- Duplicate stake punishment: NeuCoin uses a client version developed by Michael Witrant, aka “sigmike” (core developer of Peercoin and Technical Advisor to NeuCoin), that not only detects duplicate stakes so that honest nodes can reject them, but also punishes nodes that broadcast duplicate stakes by rejecting all blocks broadcast by the dishonest miner. This revision completely addresses the concern that PoS designs cannot reach consensus due to miners mining on multiple forks.
The four following paragraphs briefly describe each category of attack. See unabridged white paper for details.
A “simple double spend” attack consists of spending coins and recovering them after the merchant has given a product or value in exchange for the coins. To successfully commit a double spend the attacker must purchase a significant portion of the available currency (thereby incurring cost) and then be able to rewrite the transaction history. Specifically, he must be able to fork the main block chain and extend his side branch until it is longer than the main branch on which the rest of the network is working. The white paper shows that the odds of an attacker owning 10% of all staked currency completing this task faster than the rest of the network are 1 chance in 100,000,000,000,000,000,000,000,000,000,000,000 assuming that they can spend their coins and extract the value for that spend within one hour (for large purchases using cryptocurrencies, it’s not uncommon to wait much longer to ensure that the transaction was completed without any possible conflict in the network.)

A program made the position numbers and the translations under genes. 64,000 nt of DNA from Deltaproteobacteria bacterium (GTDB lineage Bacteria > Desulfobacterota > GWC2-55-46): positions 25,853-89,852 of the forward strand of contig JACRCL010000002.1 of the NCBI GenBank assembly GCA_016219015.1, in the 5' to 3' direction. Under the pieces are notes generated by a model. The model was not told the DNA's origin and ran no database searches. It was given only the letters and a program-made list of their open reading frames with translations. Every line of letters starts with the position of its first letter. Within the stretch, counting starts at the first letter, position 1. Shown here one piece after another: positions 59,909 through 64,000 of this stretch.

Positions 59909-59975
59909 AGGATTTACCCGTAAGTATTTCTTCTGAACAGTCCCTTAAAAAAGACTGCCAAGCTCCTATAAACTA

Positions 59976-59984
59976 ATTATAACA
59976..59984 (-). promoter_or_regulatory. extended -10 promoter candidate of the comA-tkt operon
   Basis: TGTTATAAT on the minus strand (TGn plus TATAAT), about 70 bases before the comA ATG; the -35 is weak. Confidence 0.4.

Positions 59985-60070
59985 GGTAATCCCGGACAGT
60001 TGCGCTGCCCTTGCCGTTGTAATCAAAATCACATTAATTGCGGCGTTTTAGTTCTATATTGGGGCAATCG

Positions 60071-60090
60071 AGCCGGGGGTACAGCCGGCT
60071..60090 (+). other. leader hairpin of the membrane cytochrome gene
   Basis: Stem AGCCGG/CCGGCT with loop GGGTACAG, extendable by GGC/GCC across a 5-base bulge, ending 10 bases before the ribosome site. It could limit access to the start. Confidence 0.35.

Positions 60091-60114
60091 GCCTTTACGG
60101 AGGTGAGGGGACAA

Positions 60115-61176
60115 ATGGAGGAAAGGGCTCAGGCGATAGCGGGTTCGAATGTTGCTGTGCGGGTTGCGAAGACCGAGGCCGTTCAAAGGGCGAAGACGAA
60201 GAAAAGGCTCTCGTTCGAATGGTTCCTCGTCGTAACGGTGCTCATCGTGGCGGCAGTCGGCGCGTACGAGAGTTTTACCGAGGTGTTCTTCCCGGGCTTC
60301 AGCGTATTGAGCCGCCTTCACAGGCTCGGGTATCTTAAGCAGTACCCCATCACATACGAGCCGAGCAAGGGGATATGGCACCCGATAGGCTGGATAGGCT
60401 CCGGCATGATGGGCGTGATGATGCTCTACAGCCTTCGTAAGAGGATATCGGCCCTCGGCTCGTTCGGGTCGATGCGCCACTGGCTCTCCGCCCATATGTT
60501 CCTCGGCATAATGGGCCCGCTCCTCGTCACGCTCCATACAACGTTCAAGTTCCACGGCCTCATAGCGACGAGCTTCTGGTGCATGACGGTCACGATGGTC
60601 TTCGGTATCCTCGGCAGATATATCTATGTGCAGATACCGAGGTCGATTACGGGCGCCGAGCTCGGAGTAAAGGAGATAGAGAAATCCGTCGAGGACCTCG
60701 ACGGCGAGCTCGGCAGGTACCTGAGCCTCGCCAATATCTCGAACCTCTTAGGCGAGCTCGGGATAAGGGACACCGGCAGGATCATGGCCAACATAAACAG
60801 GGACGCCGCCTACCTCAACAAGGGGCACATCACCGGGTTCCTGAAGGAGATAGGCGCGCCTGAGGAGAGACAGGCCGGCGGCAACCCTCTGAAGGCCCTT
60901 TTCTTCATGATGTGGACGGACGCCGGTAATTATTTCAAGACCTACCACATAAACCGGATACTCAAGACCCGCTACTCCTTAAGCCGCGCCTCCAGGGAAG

A more serious critique concerns the possibility of rewriting transaction history using “old private keys” (i.e. coins that are no longer owned). Moreover, the old stakes could have been owned by a third party (who since sold them). The white paper shows that when creating a fork at an earlier point in transaction history with old private keys, the attacker will be starting the attack too many blocks behind to ever be able to catch up. In addition, an attacker with access to old private keys for 30% of the staked currency would not merely be competing to generate blocks with 70% of the staked currency (as would be the case if the attacker owned his 30% stake) but rather would be competing with 100% of the staked currency (because the attacker’s stake has a new owner mining on the main chain). Bottom line, an attacker with access to 90% (!) of all coins 2 days back in time has far worse odds than in the double spend attack above.
The grinding attack - where the attacker uses computational power to grind through kernels in hopes of discovering ones that enable him to outperform the main chain - is the most serious threat to PoS coins. The white paper discusses how Peercoin attempts to defeat this threat through the stake modifier and also discusses the changes that NeuCoin made to Peercoin’s stake modifier parameters. NeuCoin’s design makes grinding cost-prohibitive, requiring the grinding attacker to acquire a minimum of 30% of the staked currency in order to be successful (versus requiring 51% of the staked currency without grinding).